Often, key loggers can be injected with a virus into the user’s system and start working immediately. Each time a key is pressed, the logger remembers that press and sends the corresponding command back to the creator. Let’s say you are entering information in to a website for an online purchase. The usual fields are:
First Name, Last Name, Address, Credit Card Number, CVVC, Expiration Date
The the key logger picks up all that information, and relays it in a message like this to the attacker: Bob[TAB]Smith[TAB]1234 Fake Street[TAB]7891634875617828[TAB]202[TAB]03/2015[ENTER]
The information sent is so small and minute that you would never know it was on your system and being transmitted, but they see all your credit card information clear as day.
Thankfully, due to the nature of Key Loggers, today’s anti-virus, anti-malware and anti-spyware programs all have the ability to see these viruses very easily, so they are not as much as a threat as they once were.
There is another type of key logger, however, that is nowhere near as popular and much harder to implement, and is usually used legally by corporations and government agencies, and that is the form of a hardware key logger. It looks much like a thumb drive and is no bigger than one. It goes in between your keyboard’s plug and the computer and is used to record all your keystrokes, as well as sometimes sites visited, however these have gone by the wayside as well because of the advancement in software-based computer monitoring.
You’re surfing the internet one day, then all of a sudden an name on your buddy list that you haven’t talked to in years IMs you a random blurb. It’s a URL to a website that you don’t know or identify. The URL layout is odd, the end sign is unknown (it’s not .com) and it looks like a pile of gibberish. You click it anyways.
Bad move. Now you’re infected.
99% of the time, websites like those are virus websites that hackers have taken over and infected (the other 1% of the time, it’s just spam.) The same method can be sent through emails in the form of just a straight email with a website, or even a full bio on the website itself and tells you to “click here for free stuff!” or something similar. We’ve all seen those. This is the newest way viruses are getting around, but by far won’t be the last.
The older ways of sending viruses through attachments are still around, however thankfully webmail and other email services are getting much better at cracking down on viruses and possible viruses. For instance, Gmail has a zero tolerance policy with .exe, .bat and .cmd files. Any of those file types will result in immediate removal of the attached file before the email is sent off.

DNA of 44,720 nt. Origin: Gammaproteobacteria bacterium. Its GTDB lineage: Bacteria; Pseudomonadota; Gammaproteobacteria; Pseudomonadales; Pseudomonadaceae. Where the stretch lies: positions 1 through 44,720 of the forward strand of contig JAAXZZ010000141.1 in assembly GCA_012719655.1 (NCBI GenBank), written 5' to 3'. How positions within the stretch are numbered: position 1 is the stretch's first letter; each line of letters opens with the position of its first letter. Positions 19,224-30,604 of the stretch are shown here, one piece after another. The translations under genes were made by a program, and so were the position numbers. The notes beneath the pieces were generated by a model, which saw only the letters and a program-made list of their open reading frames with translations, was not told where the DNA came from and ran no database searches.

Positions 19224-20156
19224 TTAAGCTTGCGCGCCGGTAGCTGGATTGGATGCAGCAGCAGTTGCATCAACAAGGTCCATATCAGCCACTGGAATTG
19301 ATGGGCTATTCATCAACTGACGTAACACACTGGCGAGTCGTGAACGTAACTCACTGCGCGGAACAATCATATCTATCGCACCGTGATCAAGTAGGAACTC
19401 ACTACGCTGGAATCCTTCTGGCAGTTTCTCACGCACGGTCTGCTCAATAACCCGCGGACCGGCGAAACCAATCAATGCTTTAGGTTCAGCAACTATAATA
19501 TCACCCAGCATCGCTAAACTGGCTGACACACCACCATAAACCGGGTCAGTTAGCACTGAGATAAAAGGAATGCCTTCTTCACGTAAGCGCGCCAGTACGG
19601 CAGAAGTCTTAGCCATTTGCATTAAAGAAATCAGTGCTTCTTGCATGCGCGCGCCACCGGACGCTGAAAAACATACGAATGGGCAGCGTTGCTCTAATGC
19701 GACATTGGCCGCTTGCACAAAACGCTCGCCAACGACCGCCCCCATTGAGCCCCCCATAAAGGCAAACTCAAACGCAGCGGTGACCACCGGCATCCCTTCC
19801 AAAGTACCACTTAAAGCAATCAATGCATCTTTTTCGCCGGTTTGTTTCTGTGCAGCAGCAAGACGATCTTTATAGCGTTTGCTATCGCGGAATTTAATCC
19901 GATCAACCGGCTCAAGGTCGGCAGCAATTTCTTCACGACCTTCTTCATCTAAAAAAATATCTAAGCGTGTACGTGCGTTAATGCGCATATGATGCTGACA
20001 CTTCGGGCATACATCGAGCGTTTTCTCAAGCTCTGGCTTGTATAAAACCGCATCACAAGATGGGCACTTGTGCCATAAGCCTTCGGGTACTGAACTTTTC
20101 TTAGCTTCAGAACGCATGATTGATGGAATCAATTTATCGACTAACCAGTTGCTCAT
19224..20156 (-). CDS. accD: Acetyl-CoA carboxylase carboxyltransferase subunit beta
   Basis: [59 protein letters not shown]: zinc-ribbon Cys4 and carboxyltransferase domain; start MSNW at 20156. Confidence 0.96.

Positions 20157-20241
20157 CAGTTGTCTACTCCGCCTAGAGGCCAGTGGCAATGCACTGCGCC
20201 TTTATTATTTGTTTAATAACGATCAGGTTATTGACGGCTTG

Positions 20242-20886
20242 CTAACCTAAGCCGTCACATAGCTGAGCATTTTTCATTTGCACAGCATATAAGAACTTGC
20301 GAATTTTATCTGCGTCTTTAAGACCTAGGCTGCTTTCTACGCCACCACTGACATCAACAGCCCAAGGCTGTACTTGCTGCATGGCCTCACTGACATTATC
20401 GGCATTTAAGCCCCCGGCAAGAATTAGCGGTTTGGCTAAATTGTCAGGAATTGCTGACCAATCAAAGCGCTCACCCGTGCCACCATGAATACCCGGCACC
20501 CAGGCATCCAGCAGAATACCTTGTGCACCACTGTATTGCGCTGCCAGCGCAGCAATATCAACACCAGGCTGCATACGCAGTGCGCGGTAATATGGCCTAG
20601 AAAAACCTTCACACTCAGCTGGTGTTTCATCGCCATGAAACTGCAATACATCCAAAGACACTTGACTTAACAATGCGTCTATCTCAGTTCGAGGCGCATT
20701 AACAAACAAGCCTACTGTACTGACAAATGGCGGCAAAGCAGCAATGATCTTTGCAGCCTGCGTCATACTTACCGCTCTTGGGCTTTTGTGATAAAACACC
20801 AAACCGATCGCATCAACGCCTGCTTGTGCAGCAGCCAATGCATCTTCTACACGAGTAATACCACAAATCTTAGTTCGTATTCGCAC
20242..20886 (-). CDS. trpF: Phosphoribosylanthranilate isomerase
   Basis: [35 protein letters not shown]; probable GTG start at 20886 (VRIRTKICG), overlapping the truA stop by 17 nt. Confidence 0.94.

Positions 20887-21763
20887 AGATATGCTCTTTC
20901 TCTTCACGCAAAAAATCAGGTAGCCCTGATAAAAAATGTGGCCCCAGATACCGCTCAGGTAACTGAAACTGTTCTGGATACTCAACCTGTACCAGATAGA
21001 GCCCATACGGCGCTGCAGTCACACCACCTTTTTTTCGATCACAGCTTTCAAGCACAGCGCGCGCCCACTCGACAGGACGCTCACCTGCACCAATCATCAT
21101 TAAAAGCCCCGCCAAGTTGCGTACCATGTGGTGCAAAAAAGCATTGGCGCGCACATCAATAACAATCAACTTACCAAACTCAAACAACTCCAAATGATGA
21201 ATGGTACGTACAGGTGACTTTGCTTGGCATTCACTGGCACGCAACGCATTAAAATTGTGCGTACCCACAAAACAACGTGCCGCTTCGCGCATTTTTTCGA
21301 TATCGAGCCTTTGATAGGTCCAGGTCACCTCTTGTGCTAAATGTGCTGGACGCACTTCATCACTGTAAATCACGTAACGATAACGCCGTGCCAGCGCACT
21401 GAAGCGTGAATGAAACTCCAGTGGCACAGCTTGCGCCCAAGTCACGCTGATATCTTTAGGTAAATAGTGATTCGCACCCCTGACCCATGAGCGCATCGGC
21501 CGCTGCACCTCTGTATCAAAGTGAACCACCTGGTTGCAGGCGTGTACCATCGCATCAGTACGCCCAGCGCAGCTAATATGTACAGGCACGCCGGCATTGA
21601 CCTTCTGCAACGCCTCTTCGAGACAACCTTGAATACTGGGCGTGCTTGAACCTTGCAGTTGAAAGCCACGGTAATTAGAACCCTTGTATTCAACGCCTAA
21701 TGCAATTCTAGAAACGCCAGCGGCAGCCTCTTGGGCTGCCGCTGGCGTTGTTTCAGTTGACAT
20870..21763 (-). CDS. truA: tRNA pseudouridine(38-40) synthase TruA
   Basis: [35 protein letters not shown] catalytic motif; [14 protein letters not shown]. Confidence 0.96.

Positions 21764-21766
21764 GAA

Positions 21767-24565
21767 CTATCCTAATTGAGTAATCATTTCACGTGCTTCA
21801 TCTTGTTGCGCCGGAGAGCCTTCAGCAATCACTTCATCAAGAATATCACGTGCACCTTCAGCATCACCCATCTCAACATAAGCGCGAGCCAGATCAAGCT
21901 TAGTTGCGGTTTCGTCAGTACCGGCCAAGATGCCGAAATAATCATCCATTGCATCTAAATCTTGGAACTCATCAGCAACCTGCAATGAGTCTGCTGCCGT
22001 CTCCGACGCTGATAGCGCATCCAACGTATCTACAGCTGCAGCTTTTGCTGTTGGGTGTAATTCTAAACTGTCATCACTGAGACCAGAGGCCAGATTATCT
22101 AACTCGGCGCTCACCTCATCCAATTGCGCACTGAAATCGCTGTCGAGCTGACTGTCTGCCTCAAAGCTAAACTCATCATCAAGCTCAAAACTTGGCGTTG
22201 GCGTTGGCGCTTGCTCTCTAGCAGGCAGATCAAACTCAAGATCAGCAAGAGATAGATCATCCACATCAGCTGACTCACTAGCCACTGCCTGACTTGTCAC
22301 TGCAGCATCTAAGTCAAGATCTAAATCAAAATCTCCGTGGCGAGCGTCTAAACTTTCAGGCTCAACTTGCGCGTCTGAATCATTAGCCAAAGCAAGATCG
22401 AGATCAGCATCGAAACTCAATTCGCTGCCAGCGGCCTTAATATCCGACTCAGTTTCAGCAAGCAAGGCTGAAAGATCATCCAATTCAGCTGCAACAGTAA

Other methods that viruses get distributed through include transfer from infected flash drives, infected hard drives, and over a home or office network. If one computer is infected on the network, any computer that is also attached to that network is also at risk for infection.
I bet you’re wondering, “Who exactly makes these viruses?” Most of you are probably thinking of a kid in a dorm room staying up late at night, lights dimmed, monitor screen bright, fingers tapping away at a keyboard. In most cases, you would be right! There are other people out there that make viruses, however! There are people that make them professionally, also known as White Hat hackers. There are also hackers that will develop viruses to exploit a hole in a website’s security or a company’s firewall. These are known as Grey Hat hackers. The last group develops viruses for malice and with intent, and these are known as Black Hat hackers.
Yet still there are more developers, mostly in Russia and China that develop the viruses many people call “ScareWare.” These are programs designed to look like a legitimate anti-virus telling you that your computer is infected and try to get you to buy their product. Many go by the name “Anti-Virus 2014” or “Windows Virus Chest 2014.” They will hold your computer ransom until you pay, and even then sometimes it won’t release control of your computer, forcing you to reformat or call in a professional to remove it, even after giving your money to these scam artists!
The last group is one you’d probably never imagine. There are scores of developers working for the Federal Government, CIA, and other agencies across the world that develop viruses to infiltrate and infect high-security information strongholds from other countries in a form of “Cyber Warfare.” Just recently, one unknown country launched a secret attack via a virus that crippled a nation’s nuclear program, but only infected computers specific to the cause. No one is claiming responsibility, and traces of the virus have all but been eradicated in these systems, but only after the damage was done.